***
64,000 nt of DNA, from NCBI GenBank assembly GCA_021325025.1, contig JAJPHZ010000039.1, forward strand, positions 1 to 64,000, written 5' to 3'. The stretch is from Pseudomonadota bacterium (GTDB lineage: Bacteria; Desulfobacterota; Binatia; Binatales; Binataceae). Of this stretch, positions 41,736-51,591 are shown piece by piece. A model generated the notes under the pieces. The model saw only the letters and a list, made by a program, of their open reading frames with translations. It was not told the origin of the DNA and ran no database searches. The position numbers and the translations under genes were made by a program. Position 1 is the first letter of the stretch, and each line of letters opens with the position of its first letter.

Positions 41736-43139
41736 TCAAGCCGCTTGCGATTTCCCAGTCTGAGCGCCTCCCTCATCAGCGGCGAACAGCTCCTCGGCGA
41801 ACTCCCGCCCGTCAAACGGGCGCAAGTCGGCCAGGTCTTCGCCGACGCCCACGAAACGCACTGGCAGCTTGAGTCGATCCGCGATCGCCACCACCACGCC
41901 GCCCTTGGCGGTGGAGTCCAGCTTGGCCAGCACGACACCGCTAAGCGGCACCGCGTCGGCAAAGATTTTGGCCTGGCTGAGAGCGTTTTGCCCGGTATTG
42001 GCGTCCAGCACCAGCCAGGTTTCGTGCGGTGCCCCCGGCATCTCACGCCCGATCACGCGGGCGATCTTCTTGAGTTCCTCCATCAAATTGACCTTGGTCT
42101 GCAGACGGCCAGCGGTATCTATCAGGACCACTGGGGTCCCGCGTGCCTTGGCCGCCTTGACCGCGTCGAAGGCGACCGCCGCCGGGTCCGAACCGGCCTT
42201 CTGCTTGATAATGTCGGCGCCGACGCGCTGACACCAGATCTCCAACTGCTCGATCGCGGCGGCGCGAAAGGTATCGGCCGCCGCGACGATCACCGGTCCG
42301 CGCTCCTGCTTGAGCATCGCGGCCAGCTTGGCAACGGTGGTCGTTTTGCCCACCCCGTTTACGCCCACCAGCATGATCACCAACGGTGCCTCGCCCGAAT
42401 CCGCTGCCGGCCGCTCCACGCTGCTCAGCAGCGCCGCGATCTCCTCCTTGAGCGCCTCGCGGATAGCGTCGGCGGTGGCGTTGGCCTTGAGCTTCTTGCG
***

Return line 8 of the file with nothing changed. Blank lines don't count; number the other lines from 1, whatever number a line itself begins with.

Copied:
42201 CTGCTTGATAATGTCGGCGCCGACGCGCTGACACCAGATCTCCAACTGCTCGATCGCGGCGGCGCGAAAGGTATCGGCCGCCGCGACGATCACCGGTCCG